In essence, the case of the EAR/ONS is a revolving door. POIs come and they go and there is little reason to build up too much of a public thesis around any individual. Crime buffs are seeing an investigation in real time unfold before them.  This is good. No book can do this. What is happening now is a virtual walk-through in investigating a cold case. It is one that cannot take form like the others and become an archived narrative.  . . unless we fail. Unless EAR slips through this dragnet as well and obtains another 40 years in obscurity.

Then a narrative will arise. Just like the other cases it will become embellished and warped.  But not yet. Right now the case remains a revolving door, and it is disturbing to see some buffs insert themselves into the case in real time and try and make it into a suspect driven genre rather than one of accurate chronicling and real time investigation.

It is wholly inane to drumbeat a named person, whether living or dead, and there must be something wrong with someone who will not accept their suspect has been eliminated. A retired colonel has been repeatedly accused and cleared. Another POI was named merely because he resembled a couple of the old sketches, and he was easily cleared by DNA. The champions of the “suspects” still insist they were right. They must be so tempered by the book incarnation of cold case– where all books end on suspicion (though they tout solution) that they don’t realize forensics today can completely eliminate a suspect. This case’s narrative cannot end on the last page with suspicion.

It is more than probable that soon enough children, and close family, will be revealed in a couple of these famous and hitherto unsolved cold cases. The attitude of some buffs regarding their eliminated suspect makes you wonder just what that kind of character will do on the web when a notorious serial predator is revealed to have children. The children of EAR/ONS, or Zodiac, or any such villain, are innocent of all their father did. This must be kept in mind, and the progeny must be allowed to devolve into the background and disappear (unless they wish it otherwise).

Everybody must prepare for a solution, especially to EAR/ONS. A very public solution to a newly famous case, one that is still mounting in recognition, has no precedence. So I think we should all act with restraint and remain focused on what is relevant.

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Since 1990 Gian J. Quasar has investigated a broad range of mysterious subjects, from strange disappearances to serial murders, earning in that time the unique distinction of being likened to “the real life Kolchak.” However, he is much more at home with being called The Quester or Q Man. “He’s bloody eccentric, an historian with no qualifications who sticks his nose into affairs and gets results.” He is the author of several books, one of which inspired a Resolution in Congress.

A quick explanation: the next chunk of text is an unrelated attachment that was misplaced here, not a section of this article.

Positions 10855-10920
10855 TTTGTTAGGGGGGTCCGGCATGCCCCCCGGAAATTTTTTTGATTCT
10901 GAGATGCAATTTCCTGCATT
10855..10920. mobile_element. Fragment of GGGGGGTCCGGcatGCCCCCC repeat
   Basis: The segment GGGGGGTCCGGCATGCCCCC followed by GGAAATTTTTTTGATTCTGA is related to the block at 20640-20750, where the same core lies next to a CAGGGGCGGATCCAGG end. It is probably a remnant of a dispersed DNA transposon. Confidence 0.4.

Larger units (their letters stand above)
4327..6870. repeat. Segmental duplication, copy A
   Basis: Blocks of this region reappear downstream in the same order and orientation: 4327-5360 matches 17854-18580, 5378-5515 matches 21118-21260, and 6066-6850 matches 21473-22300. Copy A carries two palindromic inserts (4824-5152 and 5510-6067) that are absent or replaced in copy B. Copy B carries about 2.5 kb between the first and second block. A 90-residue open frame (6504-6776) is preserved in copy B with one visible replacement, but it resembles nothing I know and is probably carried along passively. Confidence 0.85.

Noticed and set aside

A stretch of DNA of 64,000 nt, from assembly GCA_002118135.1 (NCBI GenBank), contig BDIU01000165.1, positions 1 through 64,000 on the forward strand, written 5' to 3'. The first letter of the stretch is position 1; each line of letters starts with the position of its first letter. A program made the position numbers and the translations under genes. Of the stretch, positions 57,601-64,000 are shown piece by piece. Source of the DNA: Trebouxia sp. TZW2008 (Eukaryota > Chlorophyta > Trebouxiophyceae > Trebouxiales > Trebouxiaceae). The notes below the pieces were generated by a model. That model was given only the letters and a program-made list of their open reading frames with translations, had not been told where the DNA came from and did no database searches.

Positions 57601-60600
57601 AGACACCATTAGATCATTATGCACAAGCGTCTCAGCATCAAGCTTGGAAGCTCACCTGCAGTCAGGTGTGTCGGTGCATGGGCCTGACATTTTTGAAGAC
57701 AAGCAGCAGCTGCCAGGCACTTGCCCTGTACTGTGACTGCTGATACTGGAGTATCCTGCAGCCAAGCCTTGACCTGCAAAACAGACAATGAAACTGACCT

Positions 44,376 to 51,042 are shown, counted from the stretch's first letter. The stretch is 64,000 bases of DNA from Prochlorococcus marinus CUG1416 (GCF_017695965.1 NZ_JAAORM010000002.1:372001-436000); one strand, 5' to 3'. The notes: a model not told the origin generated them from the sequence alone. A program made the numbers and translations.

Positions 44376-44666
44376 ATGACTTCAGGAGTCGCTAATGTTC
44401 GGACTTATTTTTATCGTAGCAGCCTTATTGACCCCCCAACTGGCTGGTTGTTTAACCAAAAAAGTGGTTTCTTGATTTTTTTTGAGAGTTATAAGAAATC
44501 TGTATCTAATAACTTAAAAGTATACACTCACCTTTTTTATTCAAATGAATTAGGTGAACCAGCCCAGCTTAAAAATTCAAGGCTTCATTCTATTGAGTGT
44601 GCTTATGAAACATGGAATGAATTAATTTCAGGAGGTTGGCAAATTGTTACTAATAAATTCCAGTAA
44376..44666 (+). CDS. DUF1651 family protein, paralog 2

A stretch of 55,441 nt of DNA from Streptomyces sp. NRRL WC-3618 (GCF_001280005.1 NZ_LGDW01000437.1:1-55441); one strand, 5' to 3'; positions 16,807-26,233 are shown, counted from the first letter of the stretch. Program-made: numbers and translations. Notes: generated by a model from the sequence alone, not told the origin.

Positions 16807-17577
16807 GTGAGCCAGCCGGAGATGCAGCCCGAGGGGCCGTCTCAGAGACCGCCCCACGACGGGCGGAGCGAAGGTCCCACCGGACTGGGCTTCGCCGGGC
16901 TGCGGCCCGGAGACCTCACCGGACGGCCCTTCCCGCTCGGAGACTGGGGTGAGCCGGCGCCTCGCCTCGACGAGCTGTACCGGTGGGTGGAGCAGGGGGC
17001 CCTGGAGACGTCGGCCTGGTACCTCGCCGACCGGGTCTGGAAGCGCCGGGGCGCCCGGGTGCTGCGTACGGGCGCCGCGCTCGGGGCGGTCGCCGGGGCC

Understanding Current EAR/ONS Reasoning . . .

Just a brief blog post to help illustrate the most recent arguments regarding the mysterious young man seen at the now-defunct American River Hospital on May 30, 1977. As one article recently reasoned, he is likely to have been EAR because no one could jump this fence (wall was not there) and deep canal and not be injured doing so. There is no claim that there is evidence EAR was injured.  This canal is along Uranus which is the cross street of 4th Parkway, where the A family was hit on May 28, 1977. Highway 99 is on the other side of the wall. These pictures were taken on March 23, 2014.

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DSC06153-50%

DSC06151-50%

 

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Since 1990 Gian J. Quasar has investigated a broad range of mysterious subjects, from strange disappearances to serial murders, earning in that time the unique distinction of being likened to “the real life Kolchak.” However, he is much more at home with being called The Quester or Q Man. “He’s bloody eccentric, an historian with no qualifications who sticks his nose into affairs and gets results.” He is the author of several books, one of which inspired a Resolution in Congress.